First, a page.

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Ann Coulter to Hannity: Americans Are Afraid 'They'll Be Accused of Racism' if They Speak Out Against Obama

"The polls over-predict a victory for a black candidate."

Photo Credit: FOX News

Author and commentator Ann Coulter, known for her provocative statements, appeared on FOX News' "Hannity" on Monday evening. During her pre-election analysis, she made a controversial claim -- that Americans are heritant to speak out against President Barack Obama, because they are afraid of being viewed as "racist."

Coulter derided Obama, telling Hannity that the president has had a negative impact on the economy during his first term and that he has spent the bulk of his time campaigning. The commentator took aim at the stimulus and Obamacare, among other related policies. As for Romney, she issued much more favorable statements.

"The more people see of Mitt Romney, the more they like him," she said.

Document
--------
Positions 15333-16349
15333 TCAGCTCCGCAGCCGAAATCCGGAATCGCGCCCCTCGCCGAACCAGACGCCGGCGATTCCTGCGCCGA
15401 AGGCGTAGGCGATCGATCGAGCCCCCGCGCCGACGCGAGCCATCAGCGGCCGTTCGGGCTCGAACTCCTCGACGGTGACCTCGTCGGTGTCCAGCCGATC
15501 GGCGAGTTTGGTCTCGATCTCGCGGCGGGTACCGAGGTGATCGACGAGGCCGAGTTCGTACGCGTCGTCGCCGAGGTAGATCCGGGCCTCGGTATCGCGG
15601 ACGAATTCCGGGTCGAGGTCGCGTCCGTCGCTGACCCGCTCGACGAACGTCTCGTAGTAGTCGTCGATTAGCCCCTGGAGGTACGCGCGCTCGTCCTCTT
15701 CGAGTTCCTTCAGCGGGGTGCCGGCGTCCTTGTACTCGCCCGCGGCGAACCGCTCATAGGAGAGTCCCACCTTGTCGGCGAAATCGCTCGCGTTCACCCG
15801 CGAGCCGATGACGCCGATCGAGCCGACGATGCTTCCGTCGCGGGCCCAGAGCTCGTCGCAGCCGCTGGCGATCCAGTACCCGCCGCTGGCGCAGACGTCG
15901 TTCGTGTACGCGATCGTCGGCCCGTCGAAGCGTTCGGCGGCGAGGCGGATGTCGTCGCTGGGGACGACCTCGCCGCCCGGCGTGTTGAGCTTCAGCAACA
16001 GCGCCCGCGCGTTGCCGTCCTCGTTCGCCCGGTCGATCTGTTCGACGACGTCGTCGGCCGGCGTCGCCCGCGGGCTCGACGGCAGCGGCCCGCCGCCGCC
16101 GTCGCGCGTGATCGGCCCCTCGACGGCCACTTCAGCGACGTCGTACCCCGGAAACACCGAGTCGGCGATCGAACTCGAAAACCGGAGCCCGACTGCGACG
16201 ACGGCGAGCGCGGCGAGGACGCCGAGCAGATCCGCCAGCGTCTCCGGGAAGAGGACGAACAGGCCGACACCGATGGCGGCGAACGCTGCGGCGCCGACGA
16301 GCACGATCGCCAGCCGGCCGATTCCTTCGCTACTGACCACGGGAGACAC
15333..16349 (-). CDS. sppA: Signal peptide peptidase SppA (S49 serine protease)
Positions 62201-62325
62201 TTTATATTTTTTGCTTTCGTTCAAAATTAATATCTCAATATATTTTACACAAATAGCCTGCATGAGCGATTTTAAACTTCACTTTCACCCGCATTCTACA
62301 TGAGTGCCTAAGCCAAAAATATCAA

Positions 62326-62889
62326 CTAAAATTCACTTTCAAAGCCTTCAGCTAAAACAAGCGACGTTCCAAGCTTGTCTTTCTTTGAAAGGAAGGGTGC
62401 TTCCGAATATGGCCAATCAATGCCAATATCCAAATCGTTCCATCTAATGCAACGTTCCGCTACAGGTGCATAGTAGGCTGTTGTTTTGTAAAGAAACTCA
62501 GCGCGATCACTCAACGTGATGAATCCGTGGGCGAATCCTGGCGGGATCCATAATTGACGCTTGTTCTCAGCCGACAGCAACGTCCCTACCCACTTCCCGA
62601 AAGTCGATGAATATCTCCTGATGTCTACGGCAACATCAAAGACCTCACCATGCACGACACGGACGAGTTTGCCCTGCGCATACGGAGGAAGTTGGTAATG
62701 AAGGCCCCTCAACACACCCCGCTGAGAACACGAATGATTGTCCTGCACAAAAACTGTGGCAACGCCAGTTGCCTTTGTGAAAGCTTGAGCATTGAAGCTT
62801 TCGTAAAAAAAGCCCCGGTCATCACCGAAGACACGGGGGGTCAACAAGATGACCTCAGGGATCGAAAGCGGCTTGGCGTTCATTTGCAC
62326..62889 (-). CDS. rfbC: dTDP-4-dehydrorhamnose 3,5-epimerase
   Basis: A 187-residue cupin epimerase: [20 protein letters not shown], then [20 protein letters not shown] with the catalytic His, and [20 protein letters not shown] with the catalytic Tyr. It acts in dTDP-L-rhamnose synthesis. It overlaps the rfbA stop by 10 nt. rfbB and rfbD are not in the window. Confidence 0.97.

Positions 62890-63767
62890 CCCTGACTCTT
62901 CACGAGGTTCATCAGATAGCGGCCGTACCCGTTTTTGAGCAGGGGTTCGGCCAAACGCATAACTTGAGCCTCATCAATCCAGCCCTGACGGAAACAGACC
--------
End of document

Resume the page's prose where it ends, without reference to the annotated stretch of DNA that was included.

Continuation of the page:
However, when it came to her assessment of Romney's ability to win the states, the conversation turned to race. Mediaite has a recap of the dialogue between Coulter and Hannity:

“You got the Bradley effect, when you have a white man running against a black man,” Coulter started, with Hannity interjecting to ask, “You really believe that?”

“More now than ever before,” Coulter replied. “Americans are afraid to say they are voting against Obama because they'll be accused of racism. That is the point by the entire NFM [Non-Fox Media].”

“The polls over-predict a victory for a black candidate,” she asserted.

Watch the video, below:

(H/T: Mediaite)

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